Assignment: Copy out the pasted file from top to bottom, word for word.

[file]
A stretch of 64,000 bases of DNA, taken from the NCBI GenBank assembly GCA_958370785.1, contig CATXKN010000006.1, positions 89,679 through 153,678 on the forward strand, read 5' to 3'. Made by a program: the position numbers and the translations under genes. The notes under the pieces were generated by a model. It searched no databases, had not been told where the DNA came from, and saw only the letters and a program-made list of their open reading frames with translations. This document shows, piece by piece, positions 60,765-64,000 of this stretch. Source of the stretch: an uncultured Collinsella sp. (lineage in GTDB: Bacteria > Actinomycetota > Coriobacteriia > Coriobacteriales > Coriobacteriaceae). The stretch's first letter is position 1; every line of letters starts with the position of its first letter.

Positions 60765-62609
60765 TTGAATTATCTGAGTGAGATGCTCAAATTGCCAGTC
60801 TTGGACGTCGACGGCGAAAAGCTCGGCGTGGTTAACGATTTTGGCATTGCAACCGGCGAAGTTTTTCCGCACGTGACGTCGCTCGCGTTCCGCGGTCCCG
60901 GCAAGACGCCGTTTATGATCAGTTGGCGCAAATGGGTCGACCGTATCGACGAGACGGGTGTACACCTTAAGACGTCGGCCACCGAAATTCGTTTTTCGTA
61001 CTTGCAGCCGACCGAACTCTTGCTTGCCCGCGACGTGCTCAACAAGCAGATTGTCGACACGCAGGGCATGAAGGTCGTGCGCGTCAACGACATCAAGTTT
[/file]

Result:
A stretch of 64,000 bases of DNA, taken from the NCBI GenBank assembly GCA_958370785.1, contig CATXKN010000006.1, positions 89,679 through 153,678 on the forward strand, read 5' to 3'. Made by a program: the position numbers and the translations under genes. The notes under the pieces were generated by a model. It searched no databases, had not been told where the DNA came from, and saw only the letters and a program-made list of their open reading frames with translations. This document shows, piece by piece, positions 60,765-64,000 of this stretch. Source of the stretch: an uncultured Collinsella sp. (lineage in GTDB: Bacteria > Actinomycetota > Coriobacteriia > Coriobacteriales > Coriobacteriaceae). The stretch's first letter is position 1; every line of letters starts with the position of its first letter.

Positions 60765-62609
60765 TTGAATTATCTGAGTGAGATGCTCAAATTGCCAGTC
60801 TTGGACGTCGACGGCGAAAAGCTCGGCGTGGTTAACGATTTTGGCATTGCAACCGGCGAAGTTTTTCCGCACGTGACGTCGCTCGCGTTCCGCGGTCCCG
60901 GCAAGACGCCGTTTATGATCAGTTGGCGCAAATGGGTCGACCGTATCGACGAGACGGGTGTACACCTTAAGACGTCGGCCACCGAAATTCGTTTTTCGTA
61001 CTTGCAGCCGACCGAACTCTTGCTTGCCCGCGACGTGCTCAACAAGCAGATTGTCGACACGCAGGGCATGAAGGTCGTGCGCGTCAACGACATCAAGTTT